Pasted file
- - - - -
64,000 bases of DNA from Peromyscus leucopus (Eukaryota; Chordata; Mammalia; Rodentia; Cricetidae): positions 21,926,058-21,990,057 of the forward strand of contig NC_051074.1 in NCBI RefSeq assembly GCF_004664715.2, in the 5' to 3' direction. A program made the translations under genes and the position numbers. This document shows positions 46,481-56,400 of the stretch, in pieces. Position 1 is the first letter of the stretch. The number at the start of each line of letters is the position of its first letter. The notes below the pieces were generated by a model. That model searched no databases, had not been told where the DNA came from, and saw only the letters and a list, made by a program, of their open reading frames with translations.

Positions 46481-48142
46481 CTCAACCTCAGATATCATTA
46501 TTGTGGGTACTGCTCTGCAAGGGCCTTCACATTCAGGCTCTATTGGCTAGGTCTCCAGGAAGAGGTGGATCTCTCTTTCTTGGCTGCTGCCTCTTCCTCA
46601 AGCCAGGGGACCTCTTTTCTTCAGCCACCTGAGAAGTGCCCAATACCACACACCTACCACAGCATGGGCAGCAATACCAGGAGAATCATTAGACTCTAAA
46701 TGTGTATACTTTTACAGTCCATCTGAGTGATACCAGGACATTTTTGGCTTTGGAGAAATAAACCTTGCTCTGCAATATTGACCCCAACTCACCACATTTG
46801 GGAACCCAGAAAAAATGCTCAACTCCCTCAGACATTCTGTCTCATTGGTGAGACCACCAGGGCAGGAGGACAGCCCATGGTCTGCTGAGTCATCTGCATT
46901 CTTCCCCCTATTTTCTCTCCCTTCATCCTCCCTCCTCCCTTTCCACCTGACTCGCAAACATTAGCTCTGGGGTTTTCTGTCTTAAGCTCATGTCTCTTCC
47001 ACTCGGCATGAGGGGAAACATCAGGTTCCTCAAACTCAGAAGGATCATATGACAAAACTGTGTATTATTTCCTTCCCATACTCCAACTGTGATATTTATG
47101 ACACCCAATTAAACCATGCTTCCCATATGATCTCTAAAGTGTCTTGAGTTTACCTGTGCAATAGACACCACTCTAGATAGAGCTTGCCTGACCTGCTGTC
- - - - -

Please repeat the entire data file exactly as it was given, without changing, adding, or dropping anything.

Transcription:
64,000 bases of DNA from Peromyscus leucopus (Eukaryota; Chordata; Mammalia; Rodentia; Cricetidae): positions 21,926,058-21,990,057 of the forward strand of contig NC_051074.1 in NCBI RefSeq assembly GCF_004664715.2, in the 5' to 3' direction. A program made the translations under genes and the position numbers. This document shows positions 46,481-56,400 of the stretch, in pieces. Position 1 is the first letter of the stretch. The number at the start of each line of letters is the position of its first letter. The notes below the pieces were generated by a model. That model searched no databases, had not been told where the DNA came from, and saw only the letters and a list, made by a program, of their open reading frames with translations.

Positions 46481-48142
46481 CTCAACCTCAGATATCATTA
46501 TTGTGGGTACTGCTCTGCAAGGGCCTTCACATTCAGGCTCTATTGGCTAGGTCTCCAGGAAGAGGTGGATCTCTCTTTCTTGGCTGCTGCCTCTTCCTCA
46601 AGCCAGGGGACCTCTTTTCTTCAGCCACCTGAGAAGTGCCCAATACCACACACCTACCACAGCATGGGCAGCAATACCAGGAGAATCATTAGACTCTAAA
46701 TGTGTATACTTTTACAGTCCATCTGAGTGATACCAGGACATTTTTGGCTTTGGAGAAATAAACCTTGCTCTGCAATATTGACCCCAACTCACCACATTTG
46801 GGAACCCAGAAAAAATGCTCAACTCCCTCAGACATTCTGTCTCATTGGTGAGACCACCAGGGCAGGAGGACAGCCCATGGTCTGCTGAGTCATCTGCATT
46901 CTTCCCCCTATTTTCTCTCCCTTCATCCTCCCTCCTCCCTTTCCACCTGACTCGCAAACATTAGCTCTGGGGTTTTCTGTCTTAAGCTCATGTCTCTTCC
47001 ACTCGGCATGAGGGGAAACATCAGGTTCCTCAAACTCAGAAGGATCATATGACAAAACTGTGTATTATTTCCTTCCCATACTCCAACTGTGATATTTATG
47101 ACACCCAATTAAACCATGCTTCCCATATGATCTCTAAAGTGTCTTGAGTTTACCTGTGCAATAGACACCACTCTAGATAGAGCTTGCCTGACCTGCTGTC